MoonChild, on May 4 2010, 01:00 AM, said:
Well, geologically it is possible, even on high peaks of Himalayas they have found remains from the deep ocean.
ohreally?, on May 4 2010, 02:36 PM, said:
So you are then saying that Noah's Ark and Noah's Flood, as spoken of in the Bible, occurred millions of years ago?
ohreally?, on May 5 2010, 06:15 PM, said:
Reply to the bold. No that's what Moonchild seems to be implying. Start with reply #12 of his or hers
You have so much of pre-conceived idea in your mind dear one, please look at my "original" (12th post) quoted above and your arrival at a conclusion, which I never said,. mentioned, nor even thought of!!!!! Strange eh, you are trying to establish something with so much one-sided idea that you sound so desperate?
World's oldest ship timbers found in Egyptian desert
The oldest remains of seafaring ships in the world have been found in caves at the edge of the Egyptian desert along with cargo boxes that suggest ancient Egyptians sailed nearly 1,000 miles on rough waters to get treasures from a place they called God's Land, or Punt.
Florida State University anthropology professor Cheryl Ward has determined that wooden planks found in the manmade caves are about 4,000 years old - making them the world's most ancient ship timbers. Shipworms that had tunneled into the planks indicated the ships had weathered a long voyage of a few months, likely to the fabled southern Red Sea trading center of Punt, a place referenced in hieroglyphics on empty cargo boxes found in the caves, Ward said.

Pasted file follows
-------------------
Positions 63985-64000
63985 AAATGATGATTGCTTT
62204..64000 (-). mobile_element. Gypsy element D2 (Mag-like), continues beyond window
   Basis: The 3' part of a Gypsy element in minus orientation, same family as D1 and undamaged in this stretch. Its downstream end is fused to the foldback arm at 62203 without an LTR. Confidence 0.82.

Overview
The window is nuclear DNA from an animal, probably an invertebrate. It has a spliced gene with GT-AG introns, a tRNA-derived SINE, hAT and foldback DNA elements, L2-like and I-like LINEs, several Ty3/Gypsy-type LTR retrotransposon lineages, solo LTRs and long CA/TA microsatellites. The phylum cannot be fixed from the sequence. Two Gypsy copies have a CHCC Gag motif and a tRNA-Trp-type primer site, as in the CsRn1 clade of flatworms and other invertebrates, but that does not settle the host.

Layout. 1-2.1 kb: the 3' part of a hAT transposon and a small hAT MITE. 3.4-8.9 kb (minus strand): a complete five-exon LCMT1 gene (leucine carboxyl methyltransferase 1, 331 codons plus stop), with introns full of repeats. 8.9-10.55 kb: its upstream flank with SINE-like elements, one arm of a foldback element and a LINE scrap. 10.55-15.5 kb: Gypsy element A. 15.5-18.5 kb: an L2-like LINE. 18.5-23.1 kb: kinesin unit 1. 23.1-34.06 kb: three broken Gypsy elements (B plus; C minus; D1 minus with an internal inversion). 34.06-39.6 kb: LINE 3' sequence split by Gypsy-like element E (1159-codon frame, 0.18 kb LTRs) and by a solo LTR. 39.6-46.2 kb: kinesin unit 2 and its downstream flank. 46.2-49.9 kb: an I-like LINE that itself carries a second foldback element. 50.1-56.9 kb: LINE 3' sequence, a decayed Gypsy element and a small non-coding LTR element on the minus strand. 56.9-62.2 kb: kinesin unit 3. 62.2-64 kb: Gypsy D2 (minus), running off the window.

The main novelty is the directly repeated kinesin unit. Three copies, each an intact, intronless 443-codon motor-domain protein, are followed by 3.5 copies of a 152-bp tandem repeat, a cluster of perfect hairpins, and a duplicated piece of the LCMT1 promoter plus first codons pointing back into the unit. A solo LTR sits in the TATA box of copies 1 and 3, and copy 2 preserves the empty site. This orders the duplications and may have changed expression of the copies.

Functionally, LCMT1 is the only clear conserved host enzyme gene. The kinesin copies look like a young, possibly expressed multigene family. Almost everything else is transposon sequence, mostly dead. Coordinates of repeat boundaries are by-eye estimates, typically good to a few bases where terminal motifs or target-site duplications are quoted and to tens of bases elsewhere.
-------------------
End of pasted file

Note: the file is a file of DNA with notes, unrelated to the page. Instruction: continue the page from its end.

"The archaeological site is like a mothballed military base, and the artifacts there tell a story of some of the best organized administrators the world has ever seen," she said. "It's a site that has kept its secrets for 40 centuries."
Ward, an expert on ancient shipbuilding who previously was a member of famed Titanic explorer Robert Ballard's Black Sea project team, joined archaeologists Kathryn Bard of Boston University and Rodolfo Fattovich of the University of Naples l'Orientale as the chief maritime archaeologist at the site, a sand-covered bluff along the Red Sea called Wadi Gawasis, in December. The project, which Ward will detail in an upcoming issue of the International Journal of Nautical Archaeology, was conducted with the support of Zahi Hawass, secretary-general of Egypt's Supreme Council of Antiquities.
Scholars have long known that Egyptians traveled to Punt but they have debated its exact location and whether the Egyptians reached Punt by land or by sea. Some had thought the ancient Egyptians did not have the naval technology to travel long distances by sea, but the findings at the Wadi Gawasis confirm that Egyptians sailed a 2,000-mile round trip voyage to Punt, putting it in what is today Ethiopia or Yemen, Ward said.